Sleep is an essential aspect of our health, but its significance extends beyond merely feeling rested. A recent study published in the academic journal Sleep has shed light on the intricate relationship between sleep regularity, obstructive sleep apnea (OSA), and hypertension (Sansom et al., 2024).

The study involved a population of 602 middle-aged adults, with an average age of nearly 57 years. The majority of the participants were Caucasian, making up 92% of the cohort. The researchers aimed to explore the associations between sleep patterns, specifically sleep regularity, OSA, and the prevalence of hypertension.
 


 

The importance of quality sleep and its correlation with heart health cannot be overstated. By utilizing the Sleep Regularity Index (SRI), researchers were able to categorize study participants into groups based on their sleep patterns: regular sleepers, mildly irregular sleepers, and severely irregular sleepers. The SRI calculates the likelihood of being asleep or awake at two distinct time points 24 hours apart, providing a quantifiable measure of sleep regularity (Phillips et al., 2017).

Numerous studies have shown that regular, quality sleep can have profound benefits for heart health. Regular sleep patterns aid the body in maintaining healthy levels of stress hormones and inflammation markers, both of which are linked to heart disease. Irregular sleepers, particularly those categorized as severely irregular, may face higher risks of cardiovascular issues (Meier-Ewert et al., 2004)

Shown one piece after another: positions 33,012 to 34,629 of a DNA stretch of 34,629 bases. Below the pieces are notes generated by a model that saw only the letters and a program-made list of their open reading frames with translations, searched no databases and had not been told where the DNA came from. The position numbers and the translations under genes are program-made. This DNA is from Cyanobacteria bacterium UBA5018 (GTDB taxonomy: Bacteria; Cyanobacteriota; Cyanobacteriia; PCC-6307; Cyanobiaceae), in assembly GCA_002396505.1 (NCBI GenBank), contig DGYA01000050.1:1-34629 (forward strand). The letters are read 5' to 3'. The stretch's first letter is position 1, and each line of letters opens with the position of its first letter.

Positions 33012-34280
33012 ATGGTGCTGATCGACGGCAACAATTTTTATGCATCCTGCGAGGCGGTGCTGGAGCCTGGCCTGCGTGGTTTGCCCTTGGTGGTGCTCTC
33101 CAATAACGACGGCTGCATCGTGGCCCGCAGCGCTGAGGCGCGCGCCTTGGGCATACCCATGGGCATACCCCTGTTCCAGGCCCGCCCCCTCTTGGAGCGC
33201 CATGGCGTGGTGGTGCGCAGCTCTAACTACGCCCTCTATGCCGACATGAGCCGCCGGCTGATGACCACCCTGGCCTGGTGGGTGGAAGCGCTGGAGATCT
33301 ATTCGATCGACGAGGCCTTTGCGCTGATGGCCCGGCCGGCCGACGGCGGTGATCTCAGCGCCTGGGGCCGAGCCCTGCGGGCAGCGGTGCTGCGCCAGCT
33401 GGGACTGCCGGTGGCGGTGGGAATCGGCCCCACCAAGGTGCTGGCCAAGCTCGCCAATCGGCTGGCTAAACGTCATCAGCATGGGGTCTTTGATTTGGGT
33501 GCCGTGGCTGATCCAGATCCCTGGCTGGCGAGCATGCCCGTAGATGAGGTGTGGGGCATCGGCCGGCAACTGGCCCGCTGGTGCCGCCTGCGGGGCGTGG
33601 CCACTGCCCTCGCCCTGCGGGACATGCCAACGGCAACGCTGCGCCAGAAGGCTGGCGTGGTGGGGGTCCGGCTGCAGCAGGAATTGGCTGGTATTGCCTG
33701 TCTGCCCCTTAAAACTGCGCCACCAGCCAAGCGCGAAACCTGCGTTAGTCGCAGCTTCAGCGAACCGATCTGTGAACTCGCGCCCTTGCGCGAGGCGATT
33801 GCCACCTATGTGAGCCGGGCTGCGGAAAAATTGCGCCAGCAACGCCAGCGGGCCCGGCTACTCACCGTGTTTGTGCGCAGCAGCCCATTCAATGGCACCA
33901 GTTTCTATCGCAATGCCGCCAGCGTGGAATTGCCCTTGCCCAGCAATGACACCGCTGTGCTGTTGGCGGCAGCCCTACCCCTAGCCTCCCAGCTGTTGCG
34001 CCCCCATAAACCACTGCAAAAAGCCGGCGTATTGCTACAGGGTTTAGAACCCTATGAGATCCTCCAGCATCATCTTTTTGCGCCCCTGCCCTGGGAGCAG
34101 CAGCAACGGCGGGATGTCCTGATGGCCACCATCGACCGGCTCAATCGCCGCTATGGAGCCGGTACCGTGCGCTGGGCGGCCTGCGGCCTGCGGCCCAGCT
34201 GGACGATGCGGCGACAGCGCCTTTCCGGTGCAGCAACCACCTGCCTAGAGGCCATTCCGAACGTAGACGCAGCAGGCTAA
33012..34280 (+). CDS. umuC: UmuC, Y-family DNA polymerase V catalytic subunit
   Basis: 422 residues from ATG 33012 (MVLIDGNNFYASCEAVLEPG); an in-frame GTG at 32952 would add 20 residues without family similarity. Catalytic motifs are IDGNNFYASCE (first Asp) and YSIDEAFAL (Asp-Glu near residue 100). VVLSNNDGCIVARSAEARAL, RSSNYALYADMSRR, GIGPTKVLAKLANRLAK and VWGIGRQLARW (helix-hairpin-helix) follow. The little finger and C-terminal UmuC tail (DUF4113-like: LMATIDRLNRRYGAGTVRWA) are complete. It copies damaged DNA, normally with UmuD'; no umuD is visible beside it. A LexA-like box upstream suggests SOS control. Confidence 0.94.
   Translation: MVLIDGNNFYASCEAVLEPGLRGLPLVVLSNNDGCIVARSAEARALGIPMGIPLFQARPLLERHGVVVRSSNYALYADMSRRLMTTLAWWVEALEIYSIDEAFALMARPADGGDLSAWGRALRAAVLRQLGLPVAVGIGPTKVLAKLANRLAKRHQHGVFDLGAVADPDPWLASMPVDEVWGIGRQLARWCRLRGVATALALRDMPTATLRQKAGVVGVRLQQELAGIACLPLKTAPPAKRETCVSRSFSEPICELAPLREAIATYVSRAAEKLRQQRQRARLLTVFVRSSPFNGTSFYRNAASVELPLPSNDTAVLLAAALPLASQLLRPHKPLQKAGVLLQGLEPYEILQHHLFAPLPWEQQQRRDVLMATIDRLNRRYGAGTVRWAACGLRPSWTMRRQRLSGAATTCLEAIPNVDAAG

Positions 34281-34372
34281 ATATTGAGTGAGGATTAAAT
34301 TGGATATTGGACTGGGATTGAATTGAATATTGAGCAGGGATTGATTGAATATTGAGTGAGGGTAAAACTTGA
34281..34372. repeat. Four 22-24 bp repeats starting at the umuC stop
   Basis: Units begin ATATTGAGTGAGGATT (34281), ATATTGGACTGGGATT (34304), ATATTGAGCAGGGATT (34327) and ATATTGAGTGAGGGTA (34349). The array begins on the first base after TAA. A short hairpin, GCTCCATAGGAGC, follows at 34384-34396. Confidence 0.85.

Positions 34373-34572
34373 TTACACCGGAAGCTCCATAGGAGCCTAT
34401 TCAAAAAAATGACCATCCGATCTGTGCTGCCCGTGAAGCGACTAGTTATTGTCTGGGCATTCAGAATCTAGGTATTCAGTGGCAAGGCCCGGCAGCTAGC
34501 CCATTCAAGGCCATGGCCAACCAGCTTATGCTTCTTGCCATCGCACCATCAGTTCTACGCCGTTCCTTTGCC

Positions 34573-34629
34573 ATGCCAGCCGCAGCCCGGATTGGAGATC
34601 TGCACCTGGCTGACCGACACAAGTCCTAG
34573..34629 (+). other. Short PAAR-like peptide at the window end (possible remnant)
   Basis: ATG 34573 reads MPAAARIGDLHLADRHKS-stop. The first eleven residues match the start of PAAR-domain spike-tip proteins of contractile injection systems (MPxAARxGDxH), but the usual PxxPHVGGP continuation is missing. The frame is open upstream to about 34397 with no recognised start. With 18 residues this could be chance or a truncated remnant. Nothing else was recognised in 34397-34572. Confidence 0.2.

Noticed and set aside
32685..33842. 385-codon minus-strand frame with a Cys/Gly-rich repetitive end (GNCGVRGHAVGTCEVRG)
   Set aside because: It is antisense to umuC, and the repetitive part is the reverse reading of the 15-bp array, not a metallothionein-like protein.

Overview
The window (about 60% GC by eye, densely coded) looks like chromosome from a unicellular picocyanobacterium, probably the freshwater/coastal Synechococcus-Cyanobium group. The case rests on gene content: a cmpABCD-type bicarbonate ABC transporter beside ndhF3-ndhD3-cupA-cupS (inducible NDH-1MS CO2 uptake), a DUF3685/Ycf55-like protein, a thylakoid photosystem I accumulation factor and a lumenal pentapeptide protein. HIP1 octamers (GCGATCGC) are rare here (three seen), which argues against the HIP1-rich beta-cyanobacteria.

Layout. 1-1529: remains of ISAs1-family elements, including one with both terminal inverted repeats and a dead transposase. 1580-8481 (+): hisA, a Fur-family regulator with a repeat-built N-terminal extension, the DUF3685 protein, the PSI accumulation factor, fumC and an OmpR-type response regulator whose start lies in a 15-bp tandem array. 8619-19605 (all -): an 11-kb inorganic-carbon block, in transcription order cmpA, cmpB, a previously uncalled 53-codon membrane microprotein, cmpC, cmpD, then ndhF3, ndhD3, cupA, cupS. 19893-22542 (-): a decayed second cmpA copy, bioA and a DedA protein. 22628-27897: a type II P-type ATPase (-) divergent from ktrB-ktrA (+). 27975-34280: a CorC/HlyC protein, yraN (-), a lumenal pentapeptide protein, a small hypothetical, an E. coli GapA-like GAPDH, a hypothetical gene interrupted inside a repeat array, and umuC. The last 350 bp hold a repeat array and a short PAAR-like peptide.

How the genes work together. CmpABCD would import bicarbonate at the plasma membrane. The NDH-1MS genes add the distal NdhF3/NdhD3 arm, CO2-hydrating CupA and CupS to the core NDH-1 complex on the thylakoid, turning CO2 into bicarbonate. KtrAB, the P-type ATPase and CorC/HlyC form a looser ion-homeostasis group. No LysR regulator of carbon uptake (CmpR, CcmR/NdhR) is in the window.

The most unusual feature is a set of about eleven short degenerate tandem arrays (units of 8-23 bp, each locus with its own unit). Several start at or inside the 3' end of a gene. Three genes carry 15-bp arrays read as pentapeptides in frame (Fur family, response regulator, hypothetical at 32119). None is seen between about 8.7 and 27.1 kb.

As for this study, the key findings revealed:

 

  1. Both mildly irregular sleep and severely irregular sleep were associated with higher odds of OSA compared to regular sleep.
  2. Participants with both OSA and severely irregular sleep had the highest odds of hypertension. In contrast, those with OSA and regular or mildly irregular sleep did not have an increased risk.
  3. There was a significant interaction between severely irregular sleep and OSA on prevalent hypertension, suggesting that sleep regularity may modify the association between OSA and hypertension.

 

 

These findings imply that sleep irregularity may be a consequence of OSA-related sleep disruption and may contribute to an increased risk of hypertension. This suggests the importance of assessing sleep regularity in individuals with OSA and indicates potential benefits from sleep-behavioral interventions to improve health outcomes.

In conclusion, this study offers valuable insights into the interrelationships between sleep regularity, OSA, and hypertension in a middle-aged community population. It underscores the need for further research to confirm these associations and explore the underlying mechanisms. Regular assessment of sleep patterns may have implications for managing and preventing hypertension in individuals with OSA.

 

References:
Sansom, K., Reynolds, A., Windred, D., Phillips, A., Dhaliwal, S. S., Walsh, J., Maddison, K., Singh, B., Eastwood, P., & McArdle, N. (2024). The interrelationships between sleep regularity, obstructive sleep apnea, and hypertension in a middle-aged community population. Sleep. Advance online publication. https://doi.org/10.1093/sleep/zsae001

Phillips, A.J.K., Clerx, W.M., O'Brien, C.S., Sano, A., Barger, L.K., Picard, R.W., Lockley, S.W., Klerman, E.B., & Czeisler, C.A. (2017). Irregular sleep/wake patterns are associated with poorer academic performance and delayed circadian and sleep/wake timing. Scientific Reports, 7, 3216.

Meier-Ewert, H.K., Ridker, P.M., Rifai, N., Regan, M.M., Price, N.J., Dinges, D.F., & Mullington, J.M. (2004). Effect of sleep loss on C-reactive protein, an inflammatory marker of cardiovascular risk. Journal of the American College of Cardiology, 43(4), 678-683.

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